In light of its decision in Chamber of Commerce v. Whiting, the Supreme Court remanded Hazleton, Pa. v. Lozano, Pedro, et al.,3 to the U.S. Court of Appeals for the Third Circuit for further consideration. This case originated in 2006 and concerns an ordinance passed by then-Mayor Lou Barletta of Hazleton, Pa. The ordinance targeted undocumented immigrants and penalized landlords who rented to them and employers who hired them. The ordinance was immediately challenged and in 2007 was blocked by a federal district court in Pennsylvania. The Third Circuit upheld the lower court's ruling, finding that the Hazleton ordinance was preempted by the federal government's exclusive jurisdiction to regulate immigration.

It is unknown at this time how the Third Circuit will apply the Supreme Court's decision in Whiting to the Hazleton law, which contains provisions that go far beyond business licensing requirements. Hazleton's law would not only suspend the licenses of employers, but also of landlords who rent property to undocumented immigrants. It also would prohibit businesses from recruiting, hiring, continuing to employ, permitting, dispatching or instructing anyone who is an "unlawful worker." The provision would prohibit "harboring," defined as "letting, leasing, or renting to an illegal alien" in "knowing or reckless disregard of the fact that an alien has come to, entered, or remains in the United States in violation of law." It also would make legal immigration status a "condition precedent" to entering into a valid lease, and deems as breached any lease with a person lacking lawful status. The Hazleton ordinance also provides for a private right of action for citizens to bring a complaint alleging that a local business or landlord is violating the law.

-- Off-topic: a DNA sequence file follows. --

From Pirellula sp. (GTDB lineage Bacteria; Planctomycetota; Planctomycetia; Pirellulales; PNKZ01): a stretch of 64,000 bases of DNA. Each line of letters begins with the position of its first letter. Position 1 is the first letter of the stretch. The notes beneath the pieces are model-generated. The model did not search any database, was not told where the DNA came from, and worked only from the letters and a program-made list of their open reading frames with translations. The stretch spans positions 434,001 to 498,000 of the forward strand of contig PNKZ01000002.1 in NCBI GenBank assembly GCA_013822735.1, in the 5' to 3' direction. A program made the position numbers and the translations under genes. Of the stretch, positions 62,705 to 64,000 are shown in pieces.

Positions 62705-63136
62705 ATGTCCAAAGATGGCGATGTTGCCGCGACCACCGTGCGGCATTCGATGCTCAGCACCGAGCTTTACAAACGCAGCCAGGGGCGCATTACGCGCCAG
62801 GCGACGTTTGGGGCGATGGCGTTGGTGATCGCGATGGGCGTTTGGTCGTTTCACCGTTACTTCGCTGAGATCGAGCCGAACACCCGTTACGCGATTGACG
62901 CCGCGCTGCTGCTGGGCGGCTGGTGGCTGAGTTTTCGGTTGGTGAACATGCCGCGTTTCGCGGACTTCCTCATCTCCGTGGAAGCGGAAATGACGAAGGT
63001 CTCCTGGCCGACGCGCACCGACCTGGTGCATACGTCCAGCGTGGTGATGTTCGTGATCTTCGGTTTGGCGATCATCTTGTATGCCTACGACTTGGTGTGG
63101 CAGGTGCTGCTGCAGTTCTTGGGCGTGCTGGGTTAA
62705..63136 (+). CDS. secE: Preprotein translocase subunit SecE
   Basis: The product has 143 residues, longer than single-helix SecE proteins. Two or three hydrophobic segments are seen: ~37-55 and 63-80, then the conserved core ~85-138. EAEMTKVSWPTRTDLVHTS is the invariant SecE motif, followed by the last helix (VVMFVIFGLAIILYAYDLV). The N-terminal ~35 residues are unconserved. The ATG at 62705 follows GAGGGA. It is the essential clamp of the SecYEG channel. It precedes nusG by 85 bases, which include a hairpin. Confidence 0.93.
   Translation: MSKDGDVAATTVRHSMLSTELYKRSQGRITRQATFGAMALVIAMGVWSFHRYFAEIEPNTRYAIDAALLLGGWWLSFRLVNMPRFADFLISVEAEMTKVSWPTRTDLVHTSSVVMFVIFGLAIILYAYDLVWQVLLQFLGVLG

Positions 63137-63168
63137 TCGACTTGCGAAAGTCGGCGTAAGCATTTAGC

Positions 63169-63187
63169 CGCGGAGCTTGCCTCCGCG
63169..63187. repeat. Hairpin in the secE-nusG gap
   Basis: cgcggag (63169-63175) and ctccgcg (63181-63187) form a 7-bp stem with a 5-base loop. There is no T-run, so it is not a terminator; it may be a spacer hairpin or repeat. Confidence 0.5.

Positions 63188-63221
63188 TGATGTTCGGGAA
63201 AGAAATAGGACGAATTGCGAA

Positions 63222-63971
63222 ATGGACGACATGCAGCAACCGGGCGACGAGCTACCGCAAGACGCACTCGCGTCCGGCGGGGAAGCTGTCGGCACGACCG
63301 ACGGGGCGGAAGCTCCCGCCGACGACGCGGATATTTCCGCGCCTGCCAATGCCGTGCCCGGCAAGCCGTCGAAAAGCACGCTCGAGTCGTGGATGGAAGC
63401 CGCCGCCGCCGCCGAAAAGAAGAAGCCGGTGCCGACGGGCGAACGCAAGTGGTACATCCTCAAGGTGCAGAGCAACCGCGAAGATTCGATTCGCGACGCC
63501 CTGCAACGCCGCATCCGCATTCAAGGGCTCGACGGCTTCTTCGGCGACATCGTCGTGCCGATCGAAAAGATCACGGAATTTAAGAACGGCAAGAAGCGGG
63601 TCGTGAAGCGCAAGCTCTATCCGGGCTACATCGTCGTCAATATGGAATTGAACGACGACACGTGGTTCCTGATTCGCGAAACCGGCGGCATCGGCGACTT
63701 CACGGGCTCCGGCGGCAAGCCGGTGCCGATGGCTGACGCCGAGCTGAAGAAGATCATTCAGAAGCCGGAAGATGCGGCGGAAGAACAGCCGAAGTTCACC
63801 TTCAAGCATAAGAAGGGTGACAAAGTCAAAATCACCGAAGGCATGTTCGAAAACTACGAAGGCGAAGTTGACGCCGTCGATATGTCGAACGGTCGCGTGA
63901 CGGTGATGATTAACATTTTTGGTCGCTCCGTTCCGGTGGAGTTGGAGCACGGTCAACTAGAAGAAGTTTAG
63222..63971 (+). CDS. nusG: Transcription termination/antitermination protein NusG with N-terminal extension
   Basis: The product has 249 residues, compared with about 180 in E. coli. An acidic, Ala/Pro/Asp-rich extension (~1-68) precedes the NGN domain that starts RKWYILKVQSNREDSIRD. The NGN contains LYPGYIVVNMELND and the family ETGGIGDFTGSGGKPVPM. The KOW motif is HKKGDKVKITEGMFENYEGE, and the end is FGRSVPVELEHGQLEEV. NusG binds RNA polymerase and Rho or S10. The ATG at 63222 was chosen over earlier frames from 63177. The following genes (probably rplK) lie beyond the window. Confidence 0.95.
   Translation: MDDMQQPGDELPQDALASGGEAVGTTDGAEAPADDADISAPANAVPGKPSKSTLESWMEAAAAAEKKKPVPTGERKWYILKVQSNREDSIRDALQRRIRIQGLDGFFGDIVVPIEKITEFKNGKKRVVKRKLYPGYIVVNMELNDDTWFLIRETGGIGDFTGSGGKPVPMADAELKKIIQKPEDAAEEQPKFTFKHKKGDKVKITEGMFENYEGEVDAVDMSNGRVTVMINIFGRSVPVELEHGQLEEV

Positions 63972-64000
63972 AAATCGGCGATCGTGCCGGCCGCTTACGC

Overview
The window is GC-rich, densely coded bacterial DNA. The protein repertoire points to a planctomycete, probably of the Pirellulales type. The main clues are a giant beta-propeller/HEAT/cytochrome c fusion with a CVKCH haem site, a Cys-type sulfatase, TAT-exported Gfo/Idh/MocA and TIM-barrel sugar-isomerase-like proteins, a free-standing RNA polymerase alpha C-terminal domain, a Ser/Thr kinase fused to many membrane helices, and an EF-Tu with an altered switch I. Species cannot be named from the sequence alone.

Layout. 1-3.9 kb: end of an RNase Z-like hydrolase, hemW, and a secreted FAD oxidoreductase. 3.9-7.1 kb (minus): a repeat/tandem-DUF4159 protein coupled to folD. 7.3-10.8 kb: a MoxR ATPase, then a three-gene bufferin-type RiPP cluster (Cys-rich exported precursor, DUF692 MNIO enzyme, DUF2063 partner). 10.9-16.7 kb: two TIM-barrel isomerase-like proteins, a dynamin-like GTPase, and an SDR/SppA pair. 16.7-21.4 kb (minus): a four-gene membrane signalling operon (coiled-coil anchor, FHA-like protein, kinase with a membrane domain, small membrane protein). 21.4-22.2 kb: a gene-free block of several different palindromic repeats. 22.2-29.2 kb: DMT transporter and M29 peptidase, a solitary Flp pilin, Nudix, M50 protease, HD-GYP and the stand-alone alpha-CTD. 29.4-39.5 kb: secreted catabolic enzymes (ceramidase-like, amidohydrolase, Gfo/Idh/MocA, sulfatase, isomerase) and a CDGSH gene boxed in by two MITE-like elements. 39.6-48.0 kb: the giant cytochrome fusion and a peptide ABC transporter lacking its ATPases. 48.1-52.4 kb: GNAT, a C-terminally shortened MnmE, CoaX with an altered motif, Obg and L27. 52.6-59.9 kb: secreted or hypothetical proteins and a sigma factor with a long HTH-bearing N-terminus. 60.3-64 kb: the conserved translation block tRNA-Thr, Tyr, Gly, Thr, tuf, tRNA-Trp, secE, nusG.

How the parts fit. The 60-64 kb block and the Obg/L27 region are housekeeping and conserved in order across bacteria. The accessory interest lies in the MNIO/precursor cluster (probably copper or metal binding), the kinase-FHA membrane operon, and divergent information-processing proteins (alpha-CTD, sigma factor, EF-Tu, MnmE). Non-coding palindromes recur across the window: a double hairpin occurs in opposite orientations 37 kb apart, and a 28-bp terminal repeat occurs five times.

The Hazleton case warrants monitoring, as similar legislation has passed or is pending in numerous states and localities. Whatever the Third Circuit decides is likely to be challenged again in the Supreme Court.